- CT scanning: The heart and the major vessels are seen as a mirror image of their normal anatomy.
- MRI: It is useful for visualizing the upper chamber inversion in dextrocardia situs inversus;
- Echocardiography: It is useful in visualizing the upper chambers of the heart; dextrocardia echocardiography shows the connections of the major vessels to the upper chambers. Fetal ultrasound is helpful in the identification of dextrocardiac situs inversus prenatally.
- Angiography: It is usually done when other congenital heart disease in addition to dextrocardia situs inversus need to be identified.
- Electrocardiography(ECG): Dextrocardia ECG findings usually show low voltages in some leads as they are placed opposite on the wrong side when compared to a regular heart; in addition ECG for dextrocardia also shows negative P waves, QRS complex, and T waves in some leads.
How is dextrocardia diagnosis done
A diagnosis of dextrocardiac is established based on medical history, clinical evaluation, and results of the investigations done. Imaging tests are the essential tools for establishing adult and pediatric dextrocardia situs inversus and fetal ultrasound can help to identify dextrocardiac prenatally.
Dextrocardia treatment options
Most people with dextrocardiac do not exhibit any symptoms and lead a normal life. Symptomatic individuals in whom dextrocardiac is associated with other defects related to the heart or other organs may require symptomatic and supportive management or surgical intervention and dextrocardia treatment is only done in such individuals.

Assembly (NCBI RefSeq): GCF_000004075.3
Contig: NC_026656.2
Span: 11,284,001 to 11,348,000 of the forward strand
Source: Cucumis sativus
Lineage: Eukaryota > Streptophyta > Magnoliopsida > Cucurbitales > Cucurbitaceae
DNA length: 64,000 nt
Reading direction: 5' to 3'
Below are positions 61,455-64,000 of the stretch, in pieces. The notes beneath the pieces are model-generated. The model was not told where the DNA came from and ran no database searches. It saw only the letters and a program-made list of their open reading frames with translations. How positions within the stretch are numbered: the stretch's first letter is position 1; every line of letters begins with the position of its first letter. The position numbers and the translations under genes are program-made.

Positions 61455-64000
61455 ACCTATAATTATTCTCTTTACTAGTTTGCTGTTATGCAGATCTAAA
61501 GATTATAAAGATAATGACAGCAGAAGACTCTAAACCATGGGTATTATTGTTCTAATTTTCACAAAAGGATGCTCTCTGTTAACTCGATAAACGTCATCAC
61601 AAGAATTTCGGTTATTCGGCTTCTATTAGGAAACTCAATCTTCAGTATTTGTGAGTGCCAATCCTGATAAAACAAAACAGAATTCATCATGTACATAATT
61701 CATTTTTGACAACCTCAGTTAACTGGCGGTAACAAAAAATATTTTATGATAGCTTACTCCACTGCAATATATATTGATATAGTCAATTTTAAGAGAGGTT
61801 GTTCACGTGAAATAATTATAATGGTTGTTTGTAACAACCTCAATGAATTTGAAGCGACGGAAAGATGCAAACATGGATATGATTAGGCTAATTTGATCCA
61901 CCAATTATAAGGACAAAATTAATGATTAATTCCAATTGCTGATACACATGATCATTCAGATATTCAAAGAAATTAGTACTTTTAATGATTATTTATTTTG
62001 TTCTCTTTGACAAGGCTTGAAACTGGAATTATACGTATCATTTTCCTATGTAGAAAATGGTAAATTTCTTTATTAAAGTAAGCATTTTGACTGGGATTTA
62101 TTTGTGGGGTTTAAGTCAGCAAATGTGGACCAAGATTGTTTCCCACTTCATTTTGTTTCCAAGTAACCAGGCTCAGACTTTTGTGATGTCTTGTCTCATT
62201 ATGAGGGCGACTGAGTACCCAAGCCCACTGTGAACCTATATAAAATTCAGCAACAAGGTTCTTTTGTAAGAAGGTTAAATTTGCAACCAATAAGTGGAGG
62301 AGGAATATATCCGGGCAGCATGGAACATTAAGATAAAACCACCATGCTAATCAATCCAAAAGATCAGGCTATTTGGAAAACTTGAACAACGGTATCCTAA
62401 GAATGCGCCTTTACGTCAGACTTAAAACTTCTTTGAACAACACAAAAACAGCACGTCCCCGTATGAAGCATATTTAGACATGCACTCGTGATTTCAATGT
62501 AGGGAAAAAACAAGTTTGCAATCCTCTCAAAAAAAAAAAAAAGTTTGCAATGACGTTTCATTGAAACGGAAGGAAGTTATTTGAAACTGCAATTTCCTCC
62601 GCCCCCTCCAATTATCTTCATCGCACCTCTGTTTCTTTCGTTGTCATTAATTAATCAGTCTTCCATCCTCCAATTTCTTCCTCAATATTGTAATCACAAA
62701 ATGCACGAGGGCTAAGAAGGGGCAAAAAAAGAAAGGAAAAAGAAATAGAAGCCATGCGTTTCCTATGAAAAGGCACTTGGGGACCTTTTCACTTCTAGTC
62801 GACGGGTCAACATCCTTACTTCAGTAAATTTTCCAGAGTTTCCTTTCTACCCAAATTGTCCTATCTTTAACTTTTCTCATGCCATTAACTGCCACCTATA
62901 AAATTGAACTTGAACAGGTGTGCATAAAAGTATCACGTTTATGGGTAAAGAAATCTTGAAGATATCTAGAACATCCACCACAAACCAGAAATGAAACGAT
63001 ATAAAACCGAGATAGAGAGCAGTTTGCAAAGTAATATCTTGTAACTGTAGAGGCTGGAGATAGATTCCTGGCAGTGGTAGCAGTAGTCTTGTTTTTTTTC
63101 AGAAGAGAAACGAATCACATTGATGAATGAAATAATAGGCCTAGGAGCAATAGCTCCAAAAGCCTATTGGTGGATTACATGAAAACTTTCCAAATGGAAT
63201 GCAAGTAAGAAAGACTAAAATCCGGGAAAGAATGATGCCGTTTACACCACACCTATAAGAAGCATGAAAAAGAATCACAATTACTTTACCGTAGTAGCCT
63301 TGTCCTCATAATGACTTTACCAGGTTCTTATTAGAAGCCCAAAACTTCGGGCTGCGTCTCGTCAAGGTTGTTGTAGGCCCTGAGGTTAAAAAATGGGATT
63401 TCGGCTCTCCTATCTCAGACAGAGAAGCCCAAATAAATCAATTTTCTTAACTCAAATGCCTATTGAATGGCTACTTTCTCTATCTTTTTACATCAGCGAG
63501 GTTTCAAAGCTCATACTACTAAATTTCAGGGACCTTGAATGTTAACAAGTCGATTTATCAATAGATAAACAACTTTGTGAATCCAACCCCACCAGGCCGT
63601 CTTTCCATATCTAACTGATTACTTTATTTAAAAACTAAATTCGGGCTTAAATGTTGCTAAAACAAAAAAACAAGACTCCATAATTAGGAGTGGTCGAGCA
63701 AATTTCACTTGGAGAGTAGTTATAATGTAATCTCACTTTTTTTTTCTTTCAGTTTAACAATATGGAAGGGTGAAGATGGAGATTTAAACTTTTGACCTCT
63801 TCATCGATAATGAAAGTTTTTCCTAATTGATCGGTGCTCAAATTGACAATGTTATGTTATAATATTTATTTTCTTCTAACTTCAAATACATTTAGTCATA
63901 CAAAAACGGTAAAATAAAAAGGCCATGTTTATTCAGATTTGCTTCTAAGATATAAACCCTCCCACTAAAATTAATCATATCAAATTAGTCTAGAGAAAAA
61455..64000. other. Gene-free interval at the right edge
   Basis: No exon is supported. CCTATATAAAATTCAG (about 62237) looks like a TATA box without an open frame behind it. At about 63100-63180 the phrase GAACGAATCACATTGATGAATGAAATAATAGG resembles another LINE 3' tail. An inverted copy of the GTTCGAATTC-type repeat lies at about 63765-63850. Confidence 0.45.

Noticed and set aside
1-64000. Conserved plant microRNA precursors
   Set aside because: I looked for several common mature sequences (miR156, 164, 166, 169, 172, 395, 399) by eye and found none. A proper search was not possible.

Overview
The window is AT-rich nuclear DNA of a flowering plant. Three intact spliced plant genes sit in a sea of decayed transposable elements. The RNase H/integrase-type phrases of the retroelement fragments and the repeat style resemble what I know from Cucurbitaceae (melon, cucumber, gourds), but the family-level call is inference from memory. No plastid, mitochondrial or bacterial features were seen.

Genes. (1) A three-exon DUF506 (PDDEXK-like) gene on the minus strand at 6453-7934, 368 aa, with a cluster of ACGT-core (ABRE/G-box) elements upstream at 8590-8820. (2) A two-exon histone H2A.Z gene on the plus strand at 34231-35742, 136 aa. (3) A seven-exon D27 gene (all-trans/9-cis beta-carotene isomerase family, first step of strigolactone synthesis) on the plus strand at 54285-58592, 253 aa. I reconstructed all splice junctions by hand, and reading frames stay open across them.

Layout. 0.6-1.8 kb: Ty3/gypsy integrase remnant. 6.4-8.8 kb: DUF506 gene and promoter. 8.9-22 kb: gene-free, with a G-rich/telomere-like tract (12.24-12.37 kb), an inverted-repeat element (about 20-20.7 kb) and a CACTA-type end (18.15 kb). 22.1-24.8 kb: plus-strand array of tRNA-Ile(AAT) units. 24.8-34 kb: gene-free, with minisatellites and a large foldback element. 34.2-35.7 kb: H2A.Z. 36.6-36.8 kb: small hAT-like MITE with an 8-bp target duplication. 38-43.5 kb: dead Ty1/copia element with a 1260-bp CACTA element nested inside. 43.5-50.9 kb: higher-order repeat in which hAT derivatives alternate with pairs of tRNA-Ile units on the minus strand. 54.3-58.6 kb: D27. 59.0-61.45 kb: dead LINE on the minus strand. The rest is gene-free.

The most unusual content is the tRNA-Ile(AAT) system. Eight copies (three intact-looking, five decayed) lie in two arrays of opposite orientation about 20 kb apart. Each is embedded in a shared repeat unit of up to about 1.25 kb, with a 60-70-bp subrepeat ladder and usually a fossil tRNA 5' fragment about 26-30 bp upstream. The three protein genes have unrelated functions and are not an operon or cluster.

Medical management of situs inversus may include the following:
- Antibiotics: For the management of infections
- Diuretics: For the management of fluids and reduce the load on the heart
- Inotropic Agents: To help heart muscle contraction
- ACE Inhibitors: For decreasing blood pressure and also the workload of the heart
Interventional including surgery and indications for surgery
Interventional management of dextrocardia is limited to individuals with other symptomatic defects that required intervention. Interventions may include:
- Open surgical procedures for the management of heart defects
- Minimally invasive surgical procedures for the management of heart defects
Role of diet/exercise/lifestyle changes/preventive
Some measures that may be taken by people with dextrocardia may include
- Exercising and maintaining a healthy lifestyle
- Eating a healthy diet and maintaining an ideal body weight
- Practicing good hand and food hygiene to prevent infections
Some Dextrocardiac complications that may be seen include:
- Intestinal obstructions
- Increased risk of severe infections
- Heart arrhythmias
- Myocardial infarction
- Congestive heart failure
The prognosis for dextrocardiac is generally good although dependent on its type as well as the presence of abnormalities of the heart and other organs.
When to contact the doctor or hospital/how to identify the emergency or complications
It is advisable to seek medical attention if the symptoms and signs of dextrocardiac or associated heart defects are noticed.
Indications for hospitalization if required
Hospitalization is not required for dextrocardia, but it may be needed if surgical intervention is required for its management.
Screening and genetic counseling are advisable in individuals with a family history of dextrocardia.
Suggested clinical specialist/departments to consult for this condition
Dextrocardia will be attended by specialists from the department of cardiology.